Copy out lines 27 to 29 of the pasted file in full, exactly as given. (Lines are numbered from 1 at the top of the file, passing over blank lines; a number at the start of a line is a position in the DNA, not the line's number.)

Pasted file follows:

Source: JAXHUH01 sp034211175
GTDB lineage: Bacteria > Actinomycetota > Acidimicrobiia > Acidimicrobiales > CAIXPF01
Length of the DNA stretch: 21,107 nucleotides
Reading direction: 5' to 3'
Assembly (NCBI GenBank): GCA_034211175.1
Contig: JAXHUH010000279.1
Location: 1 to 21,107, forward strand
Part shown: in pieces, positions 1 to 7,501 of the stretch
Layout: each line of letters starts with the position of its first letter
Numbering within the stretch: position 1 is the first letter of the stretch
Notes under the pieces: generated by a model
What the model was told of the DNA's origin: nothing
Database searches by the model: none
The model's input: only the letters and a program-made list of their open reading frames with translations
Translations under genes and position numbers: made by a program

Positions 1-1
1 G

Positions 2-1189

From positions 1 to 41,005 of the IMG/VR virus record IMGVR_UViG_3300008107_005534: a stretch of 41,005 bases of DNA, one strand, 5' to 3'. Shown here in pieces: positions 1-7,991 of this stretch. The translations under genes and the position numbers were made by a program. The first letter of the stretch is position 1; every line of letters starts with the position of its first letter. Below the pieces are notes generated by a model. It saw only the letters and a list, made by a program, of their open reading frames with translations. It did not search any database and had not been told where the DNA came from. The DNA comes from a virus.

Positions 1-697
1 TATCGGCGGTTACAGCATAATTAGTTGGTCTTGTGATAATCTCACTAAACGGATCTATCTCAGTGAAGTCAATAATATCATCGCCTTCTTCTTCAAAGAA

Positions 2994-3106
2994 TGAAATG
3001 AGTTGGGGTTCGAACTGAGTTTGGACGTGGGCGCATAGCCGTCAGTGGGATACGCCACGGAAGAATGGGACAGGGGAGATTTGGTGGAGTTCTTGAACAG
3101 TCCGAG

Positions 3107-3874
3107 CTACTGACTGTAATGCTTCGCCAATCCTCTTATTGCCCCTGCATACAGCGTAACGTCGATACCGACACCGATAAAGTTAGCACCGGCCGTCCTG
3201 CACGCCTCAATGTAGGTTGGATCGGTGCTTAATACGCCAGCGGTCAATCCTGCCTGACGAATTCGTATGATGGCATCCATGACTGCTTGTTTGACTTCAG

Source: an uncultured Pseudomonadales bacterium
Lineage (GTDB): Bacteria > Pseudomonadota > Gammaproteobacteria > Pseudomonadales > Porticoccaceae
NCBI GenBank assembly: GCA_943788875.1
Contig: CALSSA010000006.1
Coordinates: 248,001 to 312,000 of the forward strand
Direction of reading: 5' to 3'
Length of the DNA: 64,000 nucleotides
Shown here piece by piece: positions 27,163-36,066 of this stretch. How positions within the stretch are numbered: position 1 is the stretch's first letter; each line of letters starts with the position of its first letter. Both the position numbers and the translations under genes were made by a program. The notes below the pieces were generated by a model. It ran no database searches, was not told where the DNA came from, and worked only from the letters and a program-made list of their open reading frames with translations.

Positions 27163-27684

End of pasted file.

3107 CTACTGACTGTAATGCTTCGCCAATCCTCTTATTGCCCCTGCATACAGCGTAACGTCGATACCGACACCGATAAAGTTAGCACCGGCCGTCCTG
3201 CACGCCTCAATGTAGGTTGGATCGGTGCTTAATACGCCAGCGGTCAATCCTGCCTGACGAATTCGTATGATGGCATCCATGACTGCTTGTTTGACTTCAG

Source: an uncultured Pseudomonadales bacterium